This has the unfortunate side effect of breaking valuable tools like rsync over an ssh connection, because the extra output from the remote shell causes an error.

Fortune and its kin should be invoked from a .profile file of some sort. (I'm not at my OS X box right now -- what's the correct file for tcsh?

[ Reply to This | # ]
.cshrc is the wrong place to put it
Authored by: SeanAhern on Feb 08, '03 12:02:53AM


[ Reply to This | # ]
Handle DOS Line Endings
Authored by: kerbaugh on Feb 09, '03 01:48:58AM

In its raw form, the html has DOS line endings, which makes it hard to manipulate via UNIX tools. My preferred version of a script to display just the fortune part of the page would strip off the carriage return first, thus converting to UNIX line endings. Here's the script I would use for this purpose:

# fetch a fortune from thinkgeek

curl -s |
sed -n '/(refresh for another)/,/table\>/{

It must be noted however, that the carriage return, depicted here as it would appear on the command line, "^M" is a literal control character and must be entered with a tool that can do this. To my knowledge, only UNIX text editors can do it. I'd love to know how to make BBEdit do it, if anyone knows how. In a UNIX text editor, this character is entered with the key sequence, <Control>-v <Control>-m. I've included a substitution to convert escape sequences for "greater than" and "less than". One can add more as the need arises. I don't understand the author's s/<\;/</g and s/>\;/>/g substitutions but they may eventually become evident. If anyone knows the reason for them, please let me know. As an aside, my script has yet to return a blank line.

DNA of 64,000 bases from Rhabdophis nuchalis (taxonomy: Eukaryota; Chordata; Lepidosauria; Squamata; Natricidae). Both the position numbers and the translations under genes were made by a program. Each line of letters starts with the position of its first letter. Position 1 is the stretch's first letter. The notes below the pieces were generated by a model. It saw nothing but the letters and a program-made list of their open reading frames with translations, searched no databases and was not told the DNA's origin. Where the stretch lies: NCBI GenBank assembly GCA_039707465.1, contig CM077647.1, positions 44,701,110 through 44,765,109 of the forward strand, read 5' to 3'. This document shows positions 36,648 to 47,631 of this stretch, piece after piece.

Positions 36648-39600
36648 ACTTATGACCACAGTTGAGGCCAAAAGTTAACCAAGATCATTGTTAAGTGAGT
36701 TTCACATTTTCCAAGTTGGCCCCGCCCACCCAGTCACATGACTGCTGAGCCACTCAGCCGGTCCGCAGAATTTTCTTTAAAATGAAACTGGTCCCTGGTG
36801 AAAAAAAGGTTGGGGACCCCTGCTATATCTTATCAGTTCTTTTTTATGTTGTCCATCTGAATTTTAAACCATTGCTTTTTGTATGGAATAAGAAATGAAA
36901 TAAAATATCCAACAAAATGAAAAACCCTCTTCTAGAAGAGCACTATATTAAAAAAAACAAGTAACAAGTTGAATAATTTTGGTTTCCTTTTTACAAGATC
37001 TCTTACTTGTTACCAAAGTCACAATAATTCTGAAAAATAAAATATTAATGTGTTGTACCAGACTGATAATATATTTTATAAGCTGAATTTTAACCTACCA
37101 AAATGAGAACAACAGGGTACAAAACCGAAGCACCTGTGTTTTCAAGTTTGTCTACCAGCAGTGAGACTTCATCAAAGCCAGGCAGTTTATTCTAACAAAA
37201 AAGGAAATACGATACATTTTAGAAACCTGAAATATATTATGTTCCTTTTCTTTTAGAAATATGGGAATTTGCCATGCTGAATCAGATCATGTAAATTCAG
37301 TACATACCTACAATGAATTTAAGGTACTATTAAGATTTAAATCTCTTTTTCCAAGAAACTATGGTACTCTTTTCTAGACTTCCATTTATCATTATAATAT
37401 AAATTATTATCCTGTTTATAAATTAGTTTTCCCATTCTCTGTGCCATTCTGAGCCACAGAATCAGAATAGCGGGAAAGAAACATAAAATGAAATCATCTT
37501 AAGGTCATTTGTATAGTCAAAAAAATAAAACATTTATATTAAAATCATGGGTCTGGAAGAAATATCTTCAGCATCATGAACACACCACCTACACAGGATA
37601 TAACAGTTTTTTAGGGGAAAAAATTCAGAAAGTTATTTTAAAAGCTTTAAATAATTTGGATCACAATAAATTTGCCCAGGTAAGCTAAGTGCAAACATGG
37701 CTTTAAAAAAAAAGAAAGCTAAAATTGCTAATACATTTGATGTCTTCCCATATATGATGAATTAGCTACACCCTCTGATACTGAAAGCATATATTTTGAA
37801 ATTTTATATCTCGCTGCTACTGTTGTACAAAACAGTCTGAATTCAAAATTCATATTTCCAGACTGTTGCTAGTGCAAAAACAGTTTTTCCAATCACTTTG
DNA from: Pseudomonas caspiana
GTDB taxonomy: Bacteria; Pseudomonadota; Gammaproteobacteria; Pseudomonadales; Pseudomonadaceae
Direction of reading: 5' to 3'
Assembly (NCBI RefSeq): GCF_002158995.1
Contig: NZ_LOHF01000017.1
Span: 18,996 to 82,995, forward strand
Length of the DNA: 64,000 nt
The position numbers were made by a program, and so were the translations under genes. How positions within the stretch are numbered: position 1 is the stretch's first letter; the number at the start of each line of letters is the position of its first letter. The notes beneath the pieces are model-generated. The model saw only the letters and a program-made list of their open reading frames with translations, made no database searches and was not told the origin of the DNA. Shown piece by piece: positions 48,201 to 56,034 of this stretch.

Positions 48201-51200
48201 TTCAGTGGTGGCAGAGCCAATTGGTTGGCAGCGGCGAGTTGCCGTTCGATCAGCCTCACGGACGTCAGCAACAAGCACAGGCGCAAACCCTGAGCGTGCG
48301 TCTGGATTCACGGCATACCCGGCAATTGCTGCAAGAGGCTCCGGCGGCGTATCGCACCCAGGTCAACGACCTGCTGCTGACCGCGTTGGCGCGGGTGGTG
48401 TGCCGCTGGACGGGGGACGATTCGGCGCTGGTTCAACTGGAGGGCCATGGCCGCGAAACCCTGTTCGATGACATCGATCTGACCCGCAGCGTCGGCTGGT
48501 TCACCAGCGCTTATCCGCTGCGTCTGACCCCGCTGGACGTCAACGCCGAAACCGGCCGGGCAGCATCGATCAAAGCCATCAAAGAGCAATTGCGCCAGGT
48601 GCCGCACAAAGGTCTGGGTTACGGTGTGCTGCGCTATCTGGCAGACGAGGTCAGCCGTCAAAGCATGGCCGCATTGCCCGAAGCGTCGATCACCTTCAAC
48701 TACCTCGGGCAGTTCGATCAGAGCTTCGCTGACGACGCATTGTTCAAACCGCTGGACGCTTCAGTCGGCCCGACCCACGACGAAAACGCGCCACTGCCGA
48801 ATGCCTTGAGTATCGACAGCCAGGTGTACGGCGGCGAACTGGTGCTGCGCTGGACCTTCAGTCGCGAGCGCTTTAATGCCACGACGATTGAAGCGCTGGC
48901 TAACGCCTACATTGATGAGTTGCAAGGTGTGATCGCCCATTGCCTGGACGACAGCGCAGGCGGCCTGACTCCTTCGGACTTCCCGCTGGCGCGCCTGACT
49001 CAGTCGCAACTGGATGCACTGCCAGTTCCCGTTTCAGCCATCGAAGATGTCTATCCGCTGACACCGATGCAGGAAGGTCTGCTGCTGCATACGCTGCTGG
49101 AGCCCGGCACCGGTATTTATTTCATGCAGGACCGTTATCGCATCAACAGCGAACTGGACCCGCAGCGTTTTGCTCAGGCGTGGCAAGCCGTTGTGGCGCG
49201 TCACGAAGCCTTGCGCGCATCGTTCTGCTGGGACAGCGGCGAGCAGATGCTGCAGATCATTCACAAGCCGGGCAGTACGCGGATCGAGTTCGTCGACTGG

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Handle DOS Line Endings
Authored by: kal on Feb 09, '03 05:43:49AM

>In its raw form, the html has DOS line endings, which
>makes it hard to manipulate via UNIX tools.

Not if you use the right unix tool :-) The unix "tr" (translate) command should help you get rid of the carriage return character. For instance on the file test:

cat test | tr -d "\r"

Should remove all carriage returns from the file test and print it to STDOUT.

[ Reply to This | # ]
Handle DOS Line Endings
Authored by: kerbaugh on Feb 09, '03 08:57:24AM
   You're right of course. What I should have said was that it "makes it difficult to handle with UNIX tools unless they are removed". I couldn't figure out at first why my matches weren't matching. All UNIX text editors have convenient means of deleting things; I just used sed to do it since I was already in sed.
   Line Printer paper is strongest at the perforations.

[ Reply to This | # ]
Avoid timeouts
Authored by: kal on Feb 12, '03 05:52:36AM

For those that use this in .profile/.login or whatever.. You might want to use the -m option for curl (max time in seconds for the operation). This way you won´hang "forever" if the connecion is down ...

curl -s -m 5 .......

[ Reply to This | # ]
Grab a random fortune from thinkgeek
Authored by: dontlikehippies on Jul 16, '04 04:40:48AM

after you get the script going, toss it into geektool for a good time...